Health insurance is a legal contract that requires an insurer to pay some or all of an insured’s medical expenses in exchange for a monthly premium. It is designed to protect enrollees from financial ruin in case of an expensive medical crisis.
The types of coverage offered by a health plan can vary greatly, so it’s important to assess your needs before choosing a plan. Typically, health insurance plans will offer a set of essential benefits like prescription drug coverage, hospitalization and doctor visits. Moreover, some of them will also provide income benefits for work time lost due to illness or injury.
Cost is often the first factor that people consider when selecting a health insurance policy, but it’s important to look at other factors as well. For instance, the annual out-of-pocket maximum is a key factor for many people. This is the amount of cost sharing (deductibles, copays and coinsurance) you will be responsible for in a year before your insurance starts to pay 100% of costs. This limit can vary by plan, so it’s important to review the fine print to make sure you understand how much your coverage will really cost.
You should also compare the different options in terms of coverage type, deductibles and other out-of-pocket costs. For example, HMOs usually have lower premiums but may come with restrictions on which doctors they’ll cover. PPOs on the other hand, generally have higher premiums but give patients more flexibility to see out-of-network providers without a referral.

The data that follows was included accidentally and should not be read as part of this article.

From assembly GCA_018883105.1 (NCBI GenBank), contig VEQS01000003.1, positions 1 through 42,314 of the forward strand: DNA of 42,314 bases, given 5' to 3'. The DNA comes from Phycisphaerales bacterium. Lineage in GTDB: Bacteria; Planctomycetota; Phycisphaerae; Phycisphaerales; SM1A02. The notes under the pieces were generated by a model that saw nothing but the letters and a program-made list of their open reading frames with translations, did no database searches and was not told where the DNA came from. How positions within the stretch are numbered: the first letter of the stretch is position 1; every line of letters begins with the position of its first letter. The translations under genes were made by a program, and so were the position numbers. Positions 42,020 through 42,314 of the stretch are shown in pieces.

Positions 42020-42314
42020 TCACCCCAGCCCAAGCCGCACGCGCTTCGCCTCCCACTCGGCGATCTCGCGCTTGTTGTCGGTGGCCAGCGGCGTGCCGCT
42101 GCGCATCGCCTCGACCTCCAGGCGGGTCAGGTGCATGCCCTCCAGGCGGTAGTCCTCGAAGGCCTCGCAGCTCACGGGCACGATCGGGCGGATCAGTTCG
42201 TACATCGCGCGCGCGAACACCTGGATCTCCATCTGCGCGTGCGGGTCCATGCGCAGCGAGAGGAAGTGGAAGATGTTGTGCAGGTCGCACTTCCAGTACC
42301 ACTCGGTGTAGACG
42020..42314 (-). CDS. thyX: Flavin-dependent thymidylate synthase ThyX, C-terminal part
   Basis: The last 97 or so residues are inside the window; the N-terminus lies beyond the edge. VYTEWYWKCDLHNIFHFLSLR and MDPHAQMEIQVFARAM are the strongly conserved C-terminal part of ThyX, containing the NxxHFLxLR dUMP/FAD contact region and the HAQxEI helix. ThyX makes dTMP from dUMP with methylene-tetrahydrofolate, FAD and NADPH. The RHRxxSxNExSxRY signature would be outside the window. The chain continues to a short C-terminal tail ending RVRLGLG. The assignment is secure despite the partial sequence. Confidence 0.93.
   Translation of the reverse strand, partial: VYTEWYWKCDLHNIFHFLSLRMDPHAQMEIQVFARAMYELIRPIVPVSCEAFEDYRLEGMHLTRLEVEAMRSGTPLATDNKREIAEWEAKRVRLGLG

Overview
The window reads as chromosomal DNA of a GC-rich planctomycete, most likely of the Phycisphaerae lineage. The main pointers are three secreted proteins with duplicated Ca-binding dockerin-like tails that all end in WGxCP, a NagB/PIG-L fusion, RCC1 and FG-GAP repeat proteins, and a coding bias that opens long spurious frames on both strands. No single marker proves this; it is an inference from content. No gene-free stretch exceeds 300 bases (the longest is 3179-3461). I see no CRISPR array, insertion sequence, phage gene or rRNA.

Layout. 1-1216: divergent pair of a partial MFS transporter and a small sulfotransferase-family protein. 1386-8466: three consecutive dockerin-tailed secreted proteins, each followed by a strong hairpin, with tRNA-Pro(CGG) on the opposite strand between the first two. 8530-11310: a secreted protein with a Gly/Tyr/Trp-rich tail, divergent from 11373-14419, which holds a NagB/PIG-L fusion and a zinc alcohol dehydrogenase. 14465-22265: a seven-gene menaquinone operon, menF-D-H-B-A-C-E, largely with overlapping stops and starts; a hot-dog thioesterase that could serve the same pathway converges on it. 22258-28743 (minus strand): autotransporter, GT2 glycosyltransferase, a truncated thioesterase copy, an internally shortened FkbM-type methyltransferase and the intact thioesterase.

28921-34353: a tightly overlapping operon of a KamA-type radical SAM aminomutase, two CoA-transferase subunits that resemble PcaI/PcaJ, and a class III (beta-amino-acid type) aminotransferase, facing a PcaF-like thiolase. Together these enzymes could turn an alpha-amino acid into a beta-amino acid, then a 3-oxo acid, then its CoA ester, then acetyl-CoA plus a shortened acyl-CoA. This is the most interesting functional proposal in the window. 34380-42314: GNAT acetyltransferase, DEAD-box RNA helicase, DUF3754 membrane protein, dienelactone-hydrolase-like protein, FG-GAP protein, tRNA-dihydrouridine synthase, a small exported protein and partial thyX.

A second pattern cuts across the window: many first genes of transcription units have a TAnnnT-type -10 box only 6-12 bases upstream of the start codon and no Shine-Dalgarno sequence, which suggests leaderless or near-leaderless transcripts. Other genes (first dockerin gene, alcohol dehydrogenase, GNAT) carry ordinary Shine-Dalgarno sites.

In addition, it’s worth looking at how a health insurance company treats its customers. This can be assessed through metrics like customer complaints and J.D. Power’s customer satisfaction ratings.
Historically, the details for health insurance have been left to individual states to regulate. However, since the Affordable Care Act went into effect, the federal government has established guidelines that all insurers must follow when selling plans on the marketplace or through private channels.
Aside from the ACA regulations, some state laws and insurers have additional rules that influence how health insurance works. For example, some states have restrictions on what insurers can charge for certain types of health services or how they calculate premiums. Others have regulations that limit when enrollees can change their plans, such as by requiring an annual open enrollment period or limiting special enrollment periods for specific life events.
It’s also important to check how your state’s health insurance regulations compare to those of other states before choosing a plan. This can help you determine if your state has the most robust protections or if it has weaker consumer safeguards. For example, New York has some of the strongest consumer protections in the country, including a rule that prevents insurers from using a person’s age or health status to increase their premium. This is in contrast to other states, which often allow these factors to play a role in determining a person’s premium. In addition, New York prohibits insurers from charging a higher premium for people who smoke or are older than 50.